Title:
METHODS AND SYSTEMS FOR TURNING ROTARY COMPONENTS WITHIN ROTARY MACHINES
Kind Code:
A1


Abstract:
A method and apparatus of turning rotary components of a rotary machine having a brake disc includes providing a turning gear assembly. The turning gear assembly includes a gear plate, a pinion gear and a gear motor coupled to the pinion gear. The method also includes coupling the turning gear assembly within the rotary machine using the gear plate such that the pinion gear engages with the brake disc, detecting a motion of the rotary machine, and rotating the brake disc using the pinion gear based on the detected motion.



Inventors:
Moore, Bradley Graham (Greenville, SC, US)
Hudnall, David Ray (Simpsonville, SC, US)
Miller, Bradely (Simpsonville, SC, US)
Application Number:
11/627776
Publication Date:
07/31/2008
Filing Date:
01/26/2007
Primary Class:
Other Classes:
477/19
International Classes:
F04D27/00
View Patent Images:



Primary Examiner:
BISHOP, ERIN D
Attorney, Agent or Firm:
PATRICK W. RASCHE (22402) (ARMSTRONG TEASDALE LLP, ONE METROPOLITAN SQUARE, SUITE 2600, ST. LOUIS, MO, 63102-2740, US)
Claims:
What is claimed is:

1. A method of turning rotary components of a rotary machine including a brake disc, said method comprising: providing a turning gear assembly comprising a gear plate, a pinion gear and a gear motor, the gear motor coupled to the pinion gear; coupling the turning gear assembly within the rotary machine using the gear plate such that the pinion gear engages with the brake disc; detecting a motion of the rotary machine; and rotating the brake disc using the pinion gear based on the detected motion.

2. A method according to claim 1 wherein detecting a motion of the rotary machine comprises sensing a motion of a pendulum.

3. A method according to claim 2 wherein sensing a motion of a pendulum comprises sensing a pendulum motion with a proximity sensor.

4. A method according to claim 1 further comprising transferring energy to the gear motor based on the detected motion.

5. A method according to claim 4 further comprising triggering a count down relay to open a power relay based on the detected motion.

6. A method according to claim 1 wherein detecting a motion comprises detecting a vibration.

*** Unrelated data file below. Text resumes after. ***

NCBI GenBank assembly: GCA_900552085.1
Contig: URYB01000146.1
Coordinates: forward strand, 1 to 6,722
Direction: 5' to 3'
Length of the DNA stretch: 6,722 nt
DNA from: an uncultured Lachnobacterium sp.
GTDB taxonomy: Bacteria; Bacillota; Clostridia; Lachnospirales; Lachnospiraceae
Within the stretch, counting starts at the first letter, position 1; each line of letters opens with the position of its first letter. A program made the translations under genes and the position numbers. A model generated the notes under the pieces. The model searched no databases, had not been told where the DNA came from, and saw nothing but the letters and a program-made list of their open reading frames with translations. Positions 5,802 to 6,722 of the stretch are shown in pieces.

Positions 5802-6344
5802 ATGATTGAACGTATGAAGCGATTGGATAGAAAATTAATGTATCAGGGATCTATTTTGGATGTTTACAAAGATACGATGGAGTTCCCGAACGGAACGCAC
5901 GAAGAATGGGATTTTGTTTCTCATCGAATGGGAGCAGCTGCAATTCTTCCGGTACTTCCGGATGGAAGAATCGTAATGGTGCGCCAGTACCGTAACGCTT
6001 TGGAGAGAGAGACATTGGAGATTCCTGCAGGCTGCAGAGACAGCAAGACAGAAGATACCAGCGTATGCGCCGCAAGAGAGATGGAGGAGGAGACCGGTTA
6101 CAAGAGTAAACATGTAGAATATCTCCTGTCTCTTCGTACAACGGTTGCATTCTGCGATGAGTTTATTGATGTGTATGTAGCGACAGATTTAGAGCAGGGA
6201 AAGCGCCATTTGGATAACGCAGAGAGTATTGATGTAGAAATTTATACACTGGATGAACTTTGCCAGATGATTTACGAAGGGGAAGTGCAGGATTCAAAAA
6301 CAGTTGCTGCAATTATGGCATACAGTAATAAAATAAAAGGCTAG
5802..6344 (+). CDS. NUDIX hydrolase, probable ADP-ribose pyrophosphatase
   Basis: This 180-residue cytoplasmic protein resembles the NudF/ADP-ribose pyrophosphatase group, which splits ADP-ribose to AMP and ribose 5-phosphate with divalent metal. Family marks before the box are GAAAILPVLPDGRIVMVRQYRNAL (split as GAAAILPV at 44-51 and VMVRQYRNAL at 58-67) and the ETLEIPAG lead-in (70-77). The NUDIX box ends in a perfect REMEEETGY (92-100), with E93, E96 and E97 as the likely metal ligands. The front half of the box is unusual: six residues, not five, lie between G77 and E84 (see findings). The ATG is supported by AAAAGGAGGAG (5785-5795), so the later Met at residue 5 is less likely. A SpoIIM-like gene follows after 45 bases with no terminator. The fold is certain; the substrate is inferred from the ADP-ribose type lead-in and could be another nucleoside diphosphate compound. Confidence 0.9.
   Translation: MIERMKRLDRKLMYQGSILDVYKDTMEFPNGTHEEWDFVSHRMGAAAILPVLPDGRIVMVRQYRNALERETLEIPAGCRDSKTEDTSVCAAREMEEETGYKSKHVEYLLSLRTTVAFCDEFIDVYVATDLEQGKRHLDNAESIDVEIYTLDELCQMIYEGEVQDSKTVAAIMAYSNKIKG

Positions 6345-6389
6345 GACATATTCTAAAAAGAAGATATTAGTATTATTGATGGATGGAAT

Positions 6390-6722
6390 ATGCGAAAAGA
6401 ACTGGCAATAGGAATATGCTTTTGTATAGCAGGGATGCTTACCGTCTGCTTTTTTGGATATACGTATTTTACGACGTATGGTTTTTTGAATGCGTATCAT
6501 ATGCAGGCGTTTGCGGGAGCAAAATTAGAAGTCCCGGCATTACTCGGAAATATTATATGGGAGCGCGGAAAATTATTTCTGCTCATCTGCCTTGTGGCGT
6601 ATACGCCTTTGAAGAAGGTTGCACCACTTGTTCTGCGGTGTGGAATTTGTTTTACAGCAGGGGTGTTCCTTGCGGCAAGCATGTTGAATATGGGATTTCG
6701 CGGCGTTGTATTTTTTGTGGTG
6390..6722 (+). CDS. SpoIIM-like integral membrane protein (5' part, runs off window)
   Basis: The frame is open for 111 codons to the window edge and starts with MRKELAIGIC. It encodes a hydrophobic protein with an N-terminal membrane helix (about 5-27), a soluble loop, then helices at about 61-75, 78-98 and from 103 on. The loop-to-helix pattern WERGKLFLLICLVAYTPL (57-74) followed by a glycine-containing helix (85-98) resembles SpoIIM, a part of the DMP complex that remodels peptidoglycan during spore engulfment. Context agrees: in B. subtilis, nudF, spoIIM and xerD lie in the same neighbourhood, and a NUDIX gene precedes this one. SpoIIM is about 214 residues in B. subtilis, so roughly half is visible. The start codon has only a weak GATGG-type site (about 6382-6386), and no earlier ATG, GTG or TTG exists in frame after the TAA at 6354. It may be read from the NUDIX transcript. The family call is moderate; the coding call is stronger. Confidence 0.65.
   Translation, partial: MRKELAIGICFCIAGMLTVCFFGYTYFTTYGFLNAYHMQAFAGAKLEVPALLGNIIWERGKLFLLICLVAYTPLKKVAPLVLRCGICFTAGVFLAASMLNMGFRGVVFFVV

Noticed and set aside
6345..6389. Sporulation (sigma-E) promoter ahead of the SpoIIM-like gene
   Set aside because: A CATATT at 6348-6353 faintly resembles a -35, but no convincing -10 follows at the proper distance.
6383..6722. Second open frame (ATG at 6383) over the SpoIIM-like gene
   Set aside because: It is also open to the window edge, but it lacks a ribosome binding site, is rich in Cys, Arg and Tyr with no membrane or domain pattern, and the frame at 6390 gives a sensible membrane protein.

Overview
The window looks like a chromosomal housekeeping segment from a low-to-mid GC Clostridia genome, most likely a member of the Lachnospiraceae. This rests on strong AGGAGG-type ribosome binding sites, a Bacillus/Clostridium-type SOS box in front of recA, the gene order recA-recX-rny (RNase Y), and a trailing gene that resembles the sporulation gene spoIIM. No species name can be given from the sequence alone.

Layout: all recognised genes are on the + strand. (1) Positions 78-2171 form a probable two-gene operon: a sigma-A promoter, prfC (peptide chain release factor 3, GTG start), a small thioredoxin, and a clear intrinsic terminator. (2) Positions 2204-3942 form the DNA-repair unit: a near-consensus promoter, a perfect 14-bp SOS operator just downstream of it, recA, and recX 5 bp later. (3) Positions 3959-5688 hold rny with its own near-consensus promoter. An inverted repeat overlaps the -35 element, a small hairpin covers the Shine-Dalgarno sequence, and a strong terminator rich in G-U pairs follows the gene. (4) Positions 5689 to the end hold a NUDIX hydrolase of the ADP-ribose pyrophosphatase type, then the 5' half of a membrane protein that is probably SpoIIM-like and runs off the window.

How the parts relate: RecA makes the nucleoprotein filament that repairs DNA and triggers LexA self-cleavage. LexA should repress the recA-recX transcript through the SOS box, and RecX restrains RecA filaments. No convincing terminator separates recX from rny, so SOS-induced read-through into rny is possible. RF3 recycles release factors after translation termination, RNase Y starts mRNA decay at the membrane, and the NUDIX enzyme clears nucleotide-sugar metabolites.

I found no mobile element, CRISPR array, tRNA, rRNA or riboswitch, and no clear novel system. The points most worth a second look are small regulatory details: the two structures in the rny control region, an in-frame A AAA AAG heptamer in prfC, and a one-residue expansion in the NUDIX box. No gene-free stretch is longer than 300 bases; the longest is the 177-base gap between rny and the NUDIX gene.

7. A turning gear control system for rotating rotary components of a rotary machine including a brake disc, said turning gear control system comprising: a turning gear assembly comprising a gear plate, a pinion gear and a gear motor, said gear plate coupling said turning gear assembly within said rotary machine such that said pinion gear engages with said brake disc; and a sensor configured to detect a motion of said turning gear assembly.

8. A system according to claim 7 wherein said pinion gear is configured to rotate said brake disc based on the detected motion.

9. A system according to claim 7 further comprising a pendulum configured to move in response to motions experienced by said turning gear assembly.

10. A system according to claim 9 wherein said sensor is a proximity sensor configured to sense a motion of said pendulum.

11. A system according to claim 7 wherein said sensor is a proximity sensor.

12. A system according to claim 7 further comprising a power source configured to transfer energy to said gear motor based on the detected motion.

13. A system according to claim 12 further comprising a count down relay configured to trigger a power relay to open based on the detected motion such that energy is transferred to said gear motor.

14. A system according to claim 7 wherein said sensor is configured to detect a vibration of said turning gear assembly.

15. A nacelle for a rotary machine comprising: a brake disc; a turning gear assembly comprising a gear plate, a pinion gear and a gear motor, said gear plate coupling said turning gear assembly coupled within said rotary machine such that said pinion gear engages with said brake disc; and a sensor configured to detect a motion of said turning gear assembly.

16. A nacelle according to claim 15 wherein said pinion gear is configured to rotate said brake disc based on the detected motion.

17. A nacelle according to claim 15 further comprising a pendulum configured to move in response to motions experienced by said turning gear assembly.

18. A nacelle according to claim 17 wherein said sensor is a proximity sensor configured to sense a motion of said pendulum.

19. A nacelle according to claim 15 wherein said sensor is a proximity sensor.

20. A nacelle according to claim 15 further comprising a power source configured to transfer energy to said gear motor based on the detected motion.